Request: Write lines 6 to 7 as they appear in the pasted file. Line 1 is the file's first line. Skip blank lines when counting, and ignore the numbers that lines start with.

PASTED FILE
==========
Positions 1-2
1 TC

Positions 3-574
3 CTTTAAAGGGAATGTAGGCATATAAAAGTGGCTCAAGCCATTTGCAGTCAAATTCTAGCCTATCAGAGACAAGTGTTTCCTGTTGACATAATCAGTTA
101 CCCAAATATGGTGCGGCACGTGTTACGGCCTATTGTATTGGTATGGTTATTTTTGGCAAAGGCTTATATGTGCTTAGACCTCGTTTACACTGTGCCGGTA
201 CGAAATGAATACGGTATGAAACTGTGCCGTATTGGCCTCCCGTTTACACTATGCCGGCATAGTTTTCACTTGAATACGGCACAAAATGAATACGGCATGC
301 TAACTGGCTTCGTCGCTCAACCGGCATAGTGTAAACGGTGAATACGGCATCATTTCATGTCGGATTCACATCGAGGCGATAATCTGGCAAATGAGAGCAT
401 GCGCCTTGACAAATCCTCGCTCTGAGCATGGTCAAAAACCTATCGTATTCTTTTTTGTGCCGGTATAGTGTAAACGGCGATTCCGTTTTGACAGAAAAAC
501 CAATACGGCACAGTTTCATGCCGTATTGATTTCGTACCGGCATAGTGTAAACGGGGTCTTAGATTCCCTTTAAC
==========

201 CGAAATGAATACGGTATGAAACTGTGCCGTATTGGCCTCCCGTTTACACTATGCCGGCATAGTTTTCACTTGAATACGGCACAAAATGAATACGGCATGC
301 TAACTGGCTTCGTCGCTCAACCGGCATAGTGTAAACGGTGAATACGGCATCATTTCATGTCGGATTCACATCGAGGCGATAATCTGGCAAATGAGAGCAT